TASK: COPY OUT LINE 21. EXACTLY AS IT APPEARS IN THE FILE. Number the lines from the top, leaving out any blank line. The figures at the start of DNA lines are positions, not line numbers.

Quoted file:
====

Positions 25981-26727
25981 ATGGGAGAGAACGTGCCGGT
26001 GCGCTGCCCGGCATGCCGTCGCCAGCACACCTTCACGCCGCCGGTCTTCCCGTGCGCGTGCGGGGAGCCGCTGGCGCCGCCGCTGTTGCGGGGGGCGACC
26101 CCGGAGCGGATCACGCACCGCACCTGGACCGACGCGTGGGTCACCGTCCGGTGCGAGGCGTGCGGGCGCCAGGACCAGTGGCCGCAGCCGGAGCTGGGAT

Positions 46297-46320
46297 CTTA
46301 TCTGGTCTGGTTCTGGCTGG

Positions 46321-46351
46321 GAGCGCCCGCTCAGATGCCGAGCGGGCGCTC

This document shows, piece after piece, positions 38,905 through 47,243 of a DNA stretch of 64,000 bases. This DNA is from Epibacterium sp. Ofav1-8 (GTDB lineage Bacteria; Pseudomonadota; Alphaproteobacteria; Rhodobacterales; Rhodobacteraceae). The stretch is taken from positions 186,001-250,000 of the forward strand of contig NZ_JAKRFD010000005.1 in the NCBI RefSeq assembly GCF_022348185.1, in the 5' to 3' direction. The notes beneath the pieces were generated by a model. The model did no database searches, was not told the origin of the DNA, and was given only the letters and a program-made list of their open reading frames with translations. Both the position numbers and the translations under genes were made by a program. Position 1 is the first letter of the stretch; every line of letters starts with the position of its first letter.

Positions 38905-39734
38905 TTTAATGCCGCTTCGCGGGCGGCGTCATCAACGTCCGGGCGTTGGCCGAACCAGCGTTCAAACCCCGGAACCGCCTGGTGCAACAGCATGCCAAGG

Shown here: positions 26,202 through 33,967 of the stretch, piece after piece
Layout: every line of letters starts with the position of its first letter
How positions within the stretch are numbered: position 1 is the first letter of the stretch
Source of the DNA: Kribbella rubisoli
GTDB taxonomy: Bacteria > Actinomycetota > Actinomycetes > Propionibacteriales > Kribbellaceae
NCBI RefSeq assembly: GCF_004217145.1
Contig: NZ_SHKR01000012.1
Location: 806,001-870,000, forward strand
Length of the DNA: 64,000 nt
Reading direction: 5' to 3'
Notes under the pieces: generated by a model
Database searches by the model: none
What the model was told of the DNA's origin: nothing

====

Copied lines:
Length of the DNA: 64,000 nt